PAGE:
March 23, 2011
One year on, health law helping South Carolinians
By SUE BERKOWITZ and FRANK KNAPP JR. - Guest Columnists
The State, Rock Hill Herald
One year ago, we were warned that national health-care reform would impose new taxes, fees and mandates on small businesses, increasing their health-insurance costs. Under this financial pressure, there would be more uninsured due to massive worker layoffs and small-business failures.
Today the Affordable Care Act turns one year old, and small businesses are now realizing that there are not now nor will there be insurance mandates, new taxes or fees for businesses with 50 or fewer employees (97 percent of all S.C. businesses). The vast majority of the larger businesses (97 percent) already offer insurance.
Insurance companies nationwide are reporting dramatic increases in small businesses offering health insurance to employees because the law provides health-insurance tax credits for companies with fewer than 25 workers (88 percent of S.C. businesses). Economic reports show that most of the job growth in the country this year is coming from small and medium-size businesses, and a recent survey indicates that small businesses plan to add nearly 3.8 million jobs in 2011. Bottom line: There is no negative impact on small-business growth.
But the good news isn’t just for small businesses. The ACA is helping children, adults and seniors too.
Approximately 91,000 South Carolinians who have been turned down for health insurance because of a pre-existing condition are now eligible for affordable coverage through the law’s new high-risk pool operated by U.S. Department of Health and Human Services. Children with pre-existing conditions no longer can be denied coverage.
More than 18,000 young adults in our state are projected to benefit from the provision allowing them to stay on their parent’s health insurance plan until age 26. This is giving peace of mind to parents to know that their children will have coverage in this economy where young adults are having trouble finding jobs.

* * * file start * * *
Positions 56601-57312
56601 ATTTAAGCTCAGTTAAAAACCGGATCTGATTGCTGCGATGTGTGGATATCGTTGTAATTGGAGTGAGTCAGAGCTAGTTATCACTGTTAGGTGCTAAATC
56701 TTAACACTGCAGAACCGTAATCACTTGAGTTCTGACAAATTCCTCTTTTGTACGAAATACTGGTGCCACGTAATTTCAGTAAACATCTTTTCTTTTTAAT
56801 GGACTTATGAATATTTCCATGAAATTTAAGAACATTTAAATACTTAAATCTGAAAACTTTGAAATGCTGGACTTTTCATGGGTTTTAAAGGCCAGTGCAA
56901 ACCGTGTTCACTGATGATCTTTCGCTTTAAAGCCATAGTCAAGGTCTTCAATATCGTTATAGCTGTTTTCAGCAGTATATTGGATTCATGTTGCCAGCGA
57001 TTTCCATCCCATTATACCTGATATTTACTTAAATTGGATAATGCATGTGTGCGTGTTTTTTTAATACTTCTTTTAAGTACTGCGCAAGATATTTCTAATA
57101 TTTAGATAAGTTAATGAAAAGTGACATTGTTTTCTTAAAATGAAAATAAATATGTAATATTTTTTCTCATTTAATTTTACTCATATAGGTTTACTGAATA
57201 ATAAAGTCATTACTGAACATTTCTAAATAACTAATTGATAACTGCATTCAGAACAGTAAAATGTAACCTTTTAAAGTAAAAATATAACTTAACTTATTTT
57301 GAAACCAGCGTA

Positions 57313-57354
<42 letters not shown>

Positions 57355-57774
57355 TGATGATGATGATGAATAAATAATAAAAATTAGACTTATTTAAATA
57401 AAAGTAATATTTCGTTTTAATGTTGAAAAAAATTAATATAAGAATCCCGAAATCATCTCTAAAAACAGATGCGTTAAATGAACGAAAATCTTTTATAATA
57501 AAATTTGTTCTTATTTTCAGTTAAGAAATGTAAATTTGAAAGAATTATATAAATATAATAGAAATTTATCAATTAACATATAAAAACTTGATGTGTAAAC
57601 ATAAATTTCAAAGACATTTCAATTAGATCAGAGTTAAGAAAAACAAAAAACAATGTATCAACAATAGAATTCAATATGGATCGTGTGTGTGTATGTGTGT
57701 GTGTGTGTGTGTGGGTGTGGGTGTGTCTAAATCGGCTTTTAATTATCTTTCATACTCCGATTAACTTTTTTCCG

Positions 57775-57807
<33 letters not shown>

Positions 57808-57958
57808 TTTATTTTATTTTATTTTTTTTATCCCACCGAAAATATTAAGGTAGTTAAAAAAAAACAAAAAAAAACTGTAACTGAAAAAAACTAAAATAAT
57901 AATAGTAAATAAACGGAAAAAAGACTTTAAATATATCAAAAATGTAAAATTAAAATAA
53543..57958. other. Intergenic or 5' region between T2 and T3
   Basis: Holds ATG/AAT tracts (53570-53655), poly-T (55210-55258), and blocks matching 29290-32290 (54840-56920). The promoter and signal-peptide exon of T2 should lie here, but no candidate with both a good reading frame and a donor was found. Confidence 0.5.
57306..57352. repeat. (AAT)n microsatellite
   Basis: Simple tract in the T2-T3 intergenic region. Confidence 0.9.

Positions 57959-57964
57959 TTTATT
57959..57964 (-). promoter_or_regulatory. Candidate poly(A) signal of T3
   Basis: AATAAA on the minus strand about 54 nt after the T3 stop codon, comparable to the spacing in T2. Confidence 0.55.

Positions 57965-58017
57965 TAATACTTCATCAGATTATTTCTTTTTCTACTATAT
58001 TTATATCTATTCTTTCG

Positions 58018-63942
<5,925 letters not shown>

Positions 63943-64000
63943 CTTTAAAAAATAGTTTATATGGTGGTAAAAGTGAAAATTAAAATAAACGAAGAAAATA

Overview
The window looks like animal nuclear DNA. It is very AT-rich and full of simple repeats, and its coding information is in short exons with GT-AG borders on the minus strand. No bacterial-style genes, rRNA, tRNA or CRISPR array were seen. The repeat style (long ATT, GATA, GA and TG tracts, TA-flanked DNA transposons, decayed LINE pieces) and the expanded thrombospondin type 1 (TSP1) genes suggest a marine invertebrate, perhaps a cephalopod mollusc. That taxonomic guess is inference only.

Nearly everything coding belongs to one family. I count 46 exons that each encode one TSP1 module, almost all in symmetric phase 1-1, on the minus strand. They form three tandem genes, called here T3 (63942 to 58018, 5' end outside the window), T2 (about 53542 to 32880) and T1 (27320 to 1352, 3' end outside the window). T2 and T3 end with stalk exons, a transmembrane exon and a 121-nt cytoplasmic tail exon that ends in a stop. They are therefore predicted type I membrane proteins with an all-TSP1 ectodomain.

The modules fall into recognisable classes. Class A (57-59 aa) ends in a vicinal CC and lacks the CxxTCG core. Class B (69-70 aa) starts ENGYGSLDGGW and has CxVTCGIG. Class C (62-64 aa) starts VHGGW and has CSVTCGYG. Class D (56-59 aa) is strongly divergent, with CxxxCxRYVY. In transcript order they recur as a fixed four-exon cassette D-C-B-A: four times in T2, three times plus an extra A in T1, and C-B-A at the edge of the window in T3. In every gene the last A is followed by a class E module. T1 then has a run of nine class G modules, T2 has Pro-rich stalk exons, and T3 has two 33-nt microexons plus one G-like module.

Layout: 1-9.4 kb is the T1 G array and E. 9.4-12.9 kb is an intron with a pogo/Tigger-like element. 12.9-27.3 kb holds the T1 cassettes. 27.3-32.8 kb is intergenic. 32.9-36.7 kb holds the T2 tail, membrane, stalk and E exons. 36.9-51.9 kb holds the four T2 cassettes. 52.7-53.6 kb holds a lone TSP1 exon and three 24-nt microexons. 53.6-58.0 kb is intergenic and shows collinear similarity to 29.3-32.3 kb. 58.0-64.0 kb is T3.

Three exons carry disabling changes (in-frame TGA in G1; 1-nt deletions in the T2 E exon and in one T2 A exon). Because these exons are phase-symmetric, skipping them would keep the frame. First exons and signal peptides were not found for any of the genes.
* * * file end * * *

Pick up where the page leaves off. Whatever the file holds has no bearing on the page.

Seniors are big winners under the law as well. Nearly 47,000 S.C. seniors received $250 rebate checks to offset prescription costs after they reached the Medicare doughnut hole in 2010. This year, drug companies must give seniors a 50 percent discount on brand-name drugs when the doughnut hole is reached. Our 714,000 South Carolinians on Medicare also now receive free annual check-ups and no co-pays for important preventive services such as mammograms and colonoscopies.
The Affordable Care Act also is benefiting privately insured South Carolinians by ending some of the worst insurance company practices. Insurance companies are now banned from dropping coverage when you get sick. Lifetime limits on how much insurance companies will spend on your health care are now prohibited, and annual limits are being phased out. All new private health insurance plans must fully cover preventive care services such as mammograms, annual check-ups and colorectal exams.
The law also requires health insurance companies to use your premium dollars mostly for your health-care services. Only 15 percent to 20 percent of South Carolinians’ premiums now are allowed to go toward such things as marketing, salaries, commissions, administrations and profit, compared to approximately 40 percent in 2010.
The Affordable Care Act has been extraordinarily beneficial to South Carolinians and all American citizens during its first year without causing a dramatic rise in premiums — just 1 percent according to one insurance company executive.
The future benefits are just as bright and brighter. When fully implemented in 2014, the vast majority of Americans finally will have affordable health insurance. The S.C. Department of Insurance has received millions of dollars in planning-grant funds to move forward on implementation. Even Republican and Democratic legislators are cooperating on implementation plans.
Happy anniversary, Affordable Care Act.
Ms. Berkowitz is director of the S.C. Appleseed Legal Justice Center. Mr. Knapp is president and CEO of the S.C. Small Business Chamber of Commerce. Both organizations are founding partners of S.C. Health Care Voices
Read more: http://www.thestate.com/2011/03/23/1747135/berkowitz-knapp-one-year-on-health.html#ixzz1HWbI8tcr